The carrier you subscribe to often subsidizes the price for an outright purchase of a great handset, recuperating the cost afterwards by shackling you with a lengthy contract. Apple and Samsung, for instance, are notorious with their profit margins, and a big part of it comes from the fact that the latest and greatest iPhone or S5 can be had for just $199 on any major carrier in the US, while it will cost you north of $600 to buy them SIM-free. The same goes for most other flagships, which launch for a price anywhere in the $600-$700 range, if you buy outright to use with your existing SIM card, but two thirds of that price are immediately swollen by the carrier if you extend your contract, or sign up for a new one.
These days, however, the competition among mobile phone makers is fiercer than it's ever been - apart from great midrangers that now come with high-res screens, long-lasting batteries, and very good cameras, we also have the rising Chinese stars, which can sell you a great-looking device with 1080p screen and 13 MP camera for half of what a brand-name flagship costs.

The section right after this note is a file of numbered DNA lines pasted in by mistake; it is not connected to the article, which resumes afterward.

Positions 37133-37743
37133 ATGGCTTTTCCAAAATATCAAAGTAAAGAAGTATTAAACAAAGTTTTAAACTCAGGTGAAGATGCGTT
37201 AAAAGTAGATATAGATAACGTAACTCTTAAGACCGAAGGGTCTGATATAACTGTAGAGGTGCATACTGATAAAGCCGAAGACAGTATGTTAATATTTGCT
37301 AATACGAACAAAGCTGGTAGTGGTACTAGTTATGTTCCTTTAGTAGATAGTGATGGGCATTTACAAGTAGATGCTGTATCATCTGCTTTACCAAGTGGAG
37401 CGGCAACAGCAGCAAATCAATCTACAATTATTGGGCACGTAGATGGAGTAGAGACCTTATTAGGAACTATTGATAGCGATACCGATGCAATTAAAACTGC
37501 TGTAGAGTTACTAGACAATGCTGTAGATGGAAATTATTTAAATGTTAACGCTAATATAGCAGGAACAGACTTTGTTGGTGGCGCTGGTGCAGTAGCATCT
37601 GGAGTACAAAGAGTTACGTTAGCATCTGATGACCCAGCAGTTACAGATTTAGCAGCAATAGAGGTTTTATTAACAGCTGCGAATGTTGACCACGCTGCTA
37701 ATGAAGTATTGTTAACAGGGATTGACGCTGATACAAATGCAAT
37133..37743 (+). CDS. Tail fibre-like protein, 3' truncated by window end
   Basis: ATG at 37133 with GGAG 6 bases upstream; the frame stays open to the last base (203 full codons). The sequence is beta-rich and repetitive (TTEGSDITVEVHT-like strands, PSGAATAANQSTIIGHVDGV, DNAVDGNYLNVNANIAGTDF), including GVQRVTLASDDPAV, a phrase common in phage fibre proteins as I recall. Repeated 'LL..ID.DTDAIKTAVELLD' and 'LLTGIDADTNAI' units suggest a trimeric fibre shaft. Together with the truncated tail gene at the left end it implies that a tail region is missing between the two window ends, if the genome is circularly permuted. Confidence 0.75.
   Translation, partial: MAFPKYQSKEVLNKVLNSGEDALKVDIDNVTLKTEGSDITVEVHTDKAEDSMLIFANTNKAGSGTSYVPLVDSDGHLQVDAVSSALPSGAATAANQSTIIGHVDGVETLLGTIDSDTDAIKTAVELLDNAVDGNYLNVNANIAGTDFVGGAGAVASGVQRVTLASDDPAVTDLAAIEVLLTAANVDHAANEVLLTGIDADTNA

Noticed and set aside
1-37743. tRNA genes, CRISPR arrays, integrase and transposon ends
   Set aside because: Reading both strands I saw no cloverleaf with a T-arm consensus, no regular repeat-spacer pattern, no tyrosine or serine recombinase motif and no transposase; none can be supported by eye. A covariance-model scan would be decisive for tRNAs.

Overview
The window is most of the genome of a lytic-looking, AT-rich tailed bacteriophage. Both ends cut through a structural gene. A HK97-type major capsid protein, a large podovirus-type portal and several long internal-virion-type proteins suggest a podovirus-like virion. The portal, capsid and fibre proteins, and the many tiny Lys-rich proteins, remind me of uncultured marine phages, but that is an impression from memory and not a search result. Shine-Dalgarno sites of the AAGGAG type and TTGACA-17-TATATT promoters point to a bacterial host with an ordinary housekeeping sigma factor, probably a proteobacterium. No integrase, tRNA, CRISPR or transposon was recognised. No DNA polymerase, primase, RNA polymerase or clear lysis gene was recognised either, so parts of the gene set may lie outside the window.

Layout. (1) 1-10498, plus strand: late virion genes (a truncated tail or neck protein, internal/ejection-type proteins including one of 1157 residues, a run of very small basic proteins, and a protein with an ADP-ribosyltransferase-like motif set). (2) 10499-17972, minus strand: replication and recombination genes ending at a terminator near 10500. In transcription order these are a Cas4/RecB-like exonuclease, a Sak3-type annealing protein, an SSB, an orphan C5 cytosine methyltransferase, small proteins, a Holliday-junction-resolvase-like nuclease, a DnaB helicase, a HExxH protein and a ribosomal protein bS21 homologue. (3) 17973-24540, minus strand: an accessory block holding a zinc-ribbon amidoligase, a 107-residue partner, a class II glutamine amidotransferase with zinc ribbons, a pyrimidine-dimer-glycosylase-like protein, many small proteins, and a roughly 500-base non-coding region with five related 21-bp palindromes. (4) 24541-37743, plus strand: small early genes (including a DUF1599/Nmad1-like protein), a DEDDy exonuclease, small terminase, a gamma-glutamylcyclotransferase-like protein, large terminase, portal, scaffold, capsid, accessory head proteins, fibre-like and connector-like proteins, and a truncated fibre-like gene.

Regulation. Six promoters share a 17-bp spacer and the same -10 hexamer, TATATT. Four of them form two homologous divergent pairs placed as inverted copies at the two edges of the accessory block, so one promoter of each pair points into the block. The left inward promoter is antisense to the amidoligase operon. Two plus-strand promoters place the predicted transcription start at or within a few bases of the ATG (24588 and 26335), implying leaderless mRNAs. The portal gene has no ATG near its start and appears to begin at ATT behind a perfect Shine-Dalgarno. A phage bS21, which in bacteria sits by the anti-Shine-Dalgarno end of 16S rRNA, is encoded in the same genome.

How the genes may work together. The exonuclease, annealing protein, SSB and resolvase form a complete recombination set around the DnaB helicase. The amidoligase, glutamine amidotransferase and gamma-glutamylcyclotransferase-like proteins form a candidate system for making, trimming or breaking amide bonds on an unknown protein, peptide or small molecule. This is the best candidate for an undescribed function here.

That is why we asked you whether you would consider buying a flagship without any carrier subsidies, or are you this addicted to the two Benjamins or so price tag which they carry, that you can't even imagine shelling for a phone as much as a laptop or a TV cost. Well, long story short, the answer is a resounding "yes" - more than three quarters of our 2150 respondents like having the latest and greatest, and don't mind shelling out full price for it. Given that most smartphone sales are still done via the carriers, both in the US and globally, we'd wager to guess the share of the respondents that said "no" would be much higher if we had asked "Have you ever bought a flagship full price?" Naturally, it also depends on the flagship, as some offer unique features and keep their value longer than others, making them a no-brainer, even at a $600+ tag.